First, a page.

This essentially means that only about 13% of TFSA eligible Canadians are using the investment vehicle correctly. But even less have taken maximum advantage of it because only 7% have fully maxed out their contributions. Of course everyone has different financials goals, which alludes to my post about the debt spectrum. So it may be perfectly suitable for a retiree to put all of his savings into a GIC if it suits his investment objectives. But in general 2.11% should not be the target most investors should aim for. 😉

Taxation is one of the costliest expense on investment returns. If more investors make better use of tax advantaged accounts they can leave more money in their own pockets. 🙂

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Random Useless Fact:

33% of Harvard University students get the following question wrong.

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Mar 072016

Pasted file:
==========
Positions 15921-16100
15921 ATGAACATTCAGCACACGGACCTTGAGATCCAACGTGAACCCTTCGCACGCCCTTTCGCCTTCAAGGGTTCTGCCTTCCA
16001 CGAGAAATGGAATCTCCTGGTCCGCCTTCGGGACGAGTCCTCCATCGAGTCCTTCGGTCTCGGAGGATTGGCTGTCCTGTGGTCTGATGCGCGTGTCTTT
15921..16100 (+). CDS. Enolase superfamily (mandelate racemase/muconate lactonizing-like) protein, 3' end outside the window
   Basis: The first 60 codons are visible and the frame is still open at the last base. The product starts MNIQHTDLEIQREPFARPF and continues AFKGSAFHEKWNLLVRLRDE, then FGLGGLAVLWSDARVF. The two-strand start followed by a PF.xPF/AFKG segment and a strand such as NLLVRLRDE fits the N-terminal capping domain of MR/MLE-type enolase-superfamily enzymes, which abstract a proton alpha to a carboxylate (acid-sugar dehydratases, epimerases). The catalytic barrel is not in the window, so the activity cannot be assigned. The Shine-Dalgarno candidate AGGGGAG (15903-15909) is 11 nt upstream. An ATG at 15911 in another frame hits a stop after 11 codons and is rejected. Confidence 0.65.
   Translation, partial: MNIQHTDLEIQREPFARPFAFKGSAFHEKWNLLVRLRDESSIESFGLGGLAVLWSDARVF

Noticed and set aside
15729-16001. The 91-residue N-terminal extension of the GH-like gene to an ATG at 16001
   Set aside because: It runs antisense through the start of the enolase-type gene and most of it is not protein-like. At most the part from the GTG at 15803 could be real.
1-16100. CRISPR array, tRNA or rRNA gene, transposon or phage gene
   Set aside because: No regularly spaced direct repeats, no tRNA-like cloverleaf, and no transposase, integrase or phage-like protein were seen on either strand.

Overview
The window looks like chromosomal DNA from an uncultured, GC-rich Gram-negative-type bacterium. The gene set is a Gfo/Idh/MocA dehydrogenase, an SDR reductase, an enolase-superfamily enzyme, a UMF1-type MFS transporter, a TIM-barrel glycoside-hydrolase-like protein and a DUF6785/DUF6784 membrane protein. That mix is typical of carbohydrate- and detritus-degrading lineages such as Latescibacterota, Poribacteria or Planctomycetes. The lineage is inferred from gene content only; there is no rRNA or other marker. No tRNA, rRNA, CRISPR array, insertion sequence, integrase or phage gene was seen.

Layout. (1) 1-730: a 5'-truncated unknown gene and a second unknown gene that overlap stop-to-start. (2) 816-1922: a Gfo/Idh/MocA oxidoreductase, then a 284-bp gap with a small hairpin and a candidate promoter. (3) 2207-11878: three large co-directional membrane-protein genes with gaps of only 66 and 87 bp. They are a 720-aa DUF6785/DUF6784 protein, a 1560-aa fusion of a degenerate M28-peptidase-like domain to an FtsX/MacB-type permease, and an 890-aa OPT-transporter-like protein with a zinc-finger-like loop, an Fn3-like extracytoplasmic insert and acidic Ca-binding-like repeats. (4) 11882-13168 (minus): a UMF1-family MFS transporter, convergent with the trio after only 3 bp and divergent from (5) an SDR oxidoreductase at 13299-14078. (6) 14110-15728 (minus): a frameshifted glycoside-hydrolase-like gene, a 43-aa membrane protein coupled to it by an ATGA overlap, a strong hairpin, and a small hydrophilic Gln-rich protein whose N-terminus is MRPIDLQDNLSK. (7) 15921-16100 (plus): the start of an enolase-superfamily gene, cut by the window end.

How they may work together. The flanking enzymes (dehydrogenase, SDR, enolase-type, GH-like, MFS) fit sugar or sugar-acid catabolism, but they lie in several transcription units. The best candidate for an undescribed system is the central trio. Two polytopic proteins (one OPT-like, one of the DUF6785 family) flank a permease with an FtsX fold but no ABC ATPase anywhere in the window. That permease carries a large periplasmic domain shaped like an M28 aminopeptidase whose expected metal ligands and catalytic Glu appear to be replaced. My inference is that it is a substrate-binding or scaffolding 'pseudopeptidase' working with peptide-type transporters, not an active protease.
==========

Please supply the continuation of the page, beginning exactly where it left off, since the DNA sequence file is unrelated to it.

Canada Says Farewell to Gold

One upon a time most currencies were backed by gold. But in 1971 president Richard Nixon took the U.S. off the gold standard switching to a floating currency instead so its Central Bank can exert more influence over the currency, and other countries followed suit. Today, everyone uses fiat currency and gold is no longer relevant on the world’s financial stage.

Canada use to have more than 1,000 tons of gold in the 1960’s as part of our foreign exchange reserves. But Ottawa has long forsaken the notion that gold can be a useful diversification tool for a country’s monetary interest. For decades Canada has been slowly selling off its gold reserves, and according to the Finance Department, it only has 77 ounces of gold coins remaining today, which is worth about US $100,000. That’s nothing more than a rounding error compared to the US $80,000,000,000 of total foreign exchange reserves we have.